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Smcvicar
01-18-2004, 11:37 AM
I spent several hours yesterday trying to accomplish what should have been very simple.

I was trying to key a logo over video for a project. I used
Adobe Photoshop to create the logo (I know Aura is powerful but the learning curve is very steep and not very user friendly). I then saved that out as a transparent GIF and brought it into Aura. I tried to export that as a brush and then took it into TED.

But I couldn't get it to work...I tried to enable the overlay with no luck. I tried several formats...sometimes the logo would be way too big and also out of proportion.

Is there a necessary plug-in to use a Photoshop graphic? I eventually want to switch my paint program to AfterEffects.

Any advice is appreciated. I need to get this project done by the end of the week.

Scott
Lewisburg, PA

Ivan
01-18-2004, 11:57 AM
Save this file as a .PNG in photoshop, drop it on the timeline and turn on overlay.

The learning curve in Aura is much less than Photoshop or AfterEffects.

Ivan

Jim Capillo
01-18-2004, 12:09 PM
Resize your images in Photoshop to 720 X 486 if they are too big, if they are too small, make them the size you like with the positioner in TEdit. You can do that if they're too big, too.

I usually erase the parts of the logo I don't want before I export it to the VT.

To get a smooth eraser (no hard edges) in PS, go to |Image|mode|Indexed Color then convert the image to RGB Color after that. I haven't quite figured out why this works, but it does.

After cleanup, export to VT as a .png, drop it on the timeline, and enable overlay.

As I said before, resize as needed in positioner.

tmon
01-18-2004, 12:46 PM
(Ivan, I wish that Aura's learning curve was easier for me, but it's 2004, and I STILL can't figure out how to use Aura except for file conversion! Now that the RTV plugin for AE works, I'm not sure why/for what I would use Aura or Mirage, but one day maybe I'll figure it out. I use Photoshop for image prepping and After Effects for 90% plus compositing - keying and effects are vastly superior than what you can do in VT-Edit alone.)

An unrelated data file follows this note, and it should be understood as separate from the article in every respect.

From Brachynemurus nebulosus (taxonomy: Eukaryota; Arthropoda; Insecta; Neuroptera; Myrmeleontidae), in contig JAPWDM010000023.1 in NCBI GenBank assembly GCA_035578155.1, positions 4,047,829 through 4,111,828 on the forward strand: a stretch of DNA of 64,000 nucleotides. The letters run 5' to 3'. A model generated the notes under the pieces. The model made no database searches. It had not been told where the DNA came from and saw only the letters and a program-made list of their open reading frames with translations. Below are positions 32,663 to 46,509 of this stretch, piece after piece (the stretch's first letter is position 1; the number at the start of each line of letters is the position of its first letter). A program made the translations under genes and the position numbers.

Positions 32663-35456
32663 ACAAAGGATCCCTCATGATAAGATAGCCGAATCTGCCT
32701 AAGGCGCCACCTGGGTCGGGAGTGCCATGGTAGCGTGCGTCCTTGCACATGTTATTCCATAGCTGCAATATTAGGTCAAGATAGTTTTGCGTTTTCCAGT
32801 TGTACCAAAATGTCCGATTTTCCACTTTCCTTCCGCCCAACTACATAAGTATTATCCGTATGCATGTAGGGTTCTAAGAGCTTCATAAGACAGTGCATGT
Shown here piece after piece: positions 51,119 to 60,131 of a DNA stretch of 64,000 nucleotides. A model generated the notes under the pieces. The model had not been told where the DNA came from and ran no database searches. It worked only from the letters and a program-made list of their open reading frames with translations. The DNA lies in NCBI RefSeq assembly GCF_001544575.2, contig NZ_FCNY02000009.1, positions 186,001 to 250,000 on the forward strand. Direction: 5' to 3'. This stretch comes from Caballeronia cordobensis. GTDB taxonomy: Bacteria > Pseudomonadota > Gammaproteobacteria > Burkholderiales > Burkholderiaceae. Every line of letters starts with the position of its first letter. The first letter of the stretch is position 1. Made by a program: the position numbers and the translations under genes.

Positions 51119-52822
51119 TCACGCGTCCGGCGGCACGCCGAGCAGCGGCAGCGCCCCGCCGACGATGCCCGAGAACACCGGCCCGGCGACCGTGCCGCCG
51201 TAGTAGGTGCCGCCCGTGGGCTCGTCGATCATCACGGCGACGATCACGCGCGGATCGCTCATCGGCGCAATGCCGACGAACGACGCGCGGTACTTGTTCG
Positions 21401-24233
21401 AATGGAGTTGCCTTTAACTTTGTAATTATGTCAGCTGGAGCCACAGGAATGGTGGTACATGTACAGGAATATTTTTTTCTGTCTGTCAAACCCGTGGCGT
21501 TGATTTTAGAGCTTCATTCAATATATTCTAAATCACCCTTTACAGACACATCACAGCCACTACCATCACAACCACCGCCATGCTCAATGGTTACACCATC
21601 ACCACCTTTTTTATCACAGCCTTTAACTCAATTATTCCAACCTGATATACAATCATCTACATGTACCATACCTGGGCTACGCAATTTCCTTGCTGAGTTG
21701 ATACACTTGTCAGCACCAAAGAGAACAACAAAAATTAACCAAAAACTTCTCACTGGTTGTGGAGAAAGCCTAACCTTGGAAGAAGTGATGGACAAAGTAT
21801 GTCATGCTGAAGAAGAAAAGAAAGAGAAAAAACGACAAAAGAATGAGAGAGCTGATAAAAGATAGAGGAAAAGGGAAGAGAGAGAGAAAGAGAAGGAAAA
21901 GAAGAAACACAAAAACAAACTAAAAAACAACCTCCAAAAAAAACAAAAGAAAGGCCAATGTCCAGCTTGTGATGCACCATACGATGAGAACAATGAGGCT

Logo placement is our bread and butter.

Don't forget about the square vs. non-square pixel issue.

A thread from the old Newtek Forums:

************
(I can't remember where I got this tutorial from, but I've used this one with success in another NLE app. My apologies to the originator of these useful instructions.)

You cannot mix square and non-square pixel media in a single program. D1 video uses a rectangular-shaped pixel aspect ratio. Applications such as Photoshop generate square pixel images.

Therefore, the pixel aspect ratio interpretation for all 720x486 images has to be changed accordingly.

To create properly sized images prior to importing into TEd:

1. Launch Photoshop.
2. Set the image size to 720x540 (NTSC) or 768x576 (PAL).
3. Create the image.
4. Resize the image to 720x486 (NTSC) or 720x576 (PAL).

To resize a previously created image before importing:

1. Launch Photoshop.
2. Crop the image to 720x540 (NTSC) or 768x576 (PAL).
3. Resize the image to 720x486 (NTSC) or 720x576 (PAL).

For large numbers of images, you can record an action and just run that for all of the images you are prepping.

Resizing compensates for the difference between square and non-square pixels. When you crop and resize the image, it looks distorted in Photoshop, but when you bring it into the TEd timeline, the image stretches and is displayed properly.

*By Scott Bates (Sbates) (64.146.16.102) on Friday, October 18, 2002 - 09:06 pm:

For those who don't have Photoshop to do the batch scaling, go get IrfanView, a really nice freeware program available at www.irfanview.com.

*By takahito torimoto (Ttorimoto) (12.34.130.2) on Wednesday, October 23, 2002 - 02:44 pm:

i thought TEd did this stretching automatically?

*By Randy Luczak (Vip3drand) (68.6.74.23) on Thursday, October 24, 2002 - 11:02 am:

The automatic stretching in TED is the reason for you having to make sure that the images coming from photoshop are properly stretched or squished before bringing into TED.

*By David Titchenal (Titch) (207.104.56.180) on Thursday, October 24, 2002 - 12:18 pm:

Scott,

Your right. Irfanview rocks

Dave

bradl
01-18-2004, 04:55 PM
Scott,

Two additional points:

1. If you work in 720 X 486 in Photoshop and save as PNG, your graphics will drop on VTEdit properly sized and positioned and look very clean. You could work at a smaller or larger size, but for most stuff you shouldn't. At the current time VT 'automatically' sizes any still up or down to perfectly fit the screen, while maintaining aspect ration. To override this and bring your still back to the size you created it at, simply set Size (%) to 100 in the Control Tree.

2. Photoshop CS now has a Pixel aspect feature that lets you work and view in .9 (and others) pixel aspect. Very handy.

SBowie
01-19-2004, 06:03 AM
Originally posted by taiji
(Ivan, I wish that Aura's learning curve was easier for me, but it's 2004, and I STILL can't figure out how to use Aura except for file conversion! Just as an aside, I have to say (in a friendly, conversational way - truly!) that a) I agree that from version 2 on, Aura's learning curve was steeper than desirable, but b) I actually think the learning curve of Photoshop is much steeper.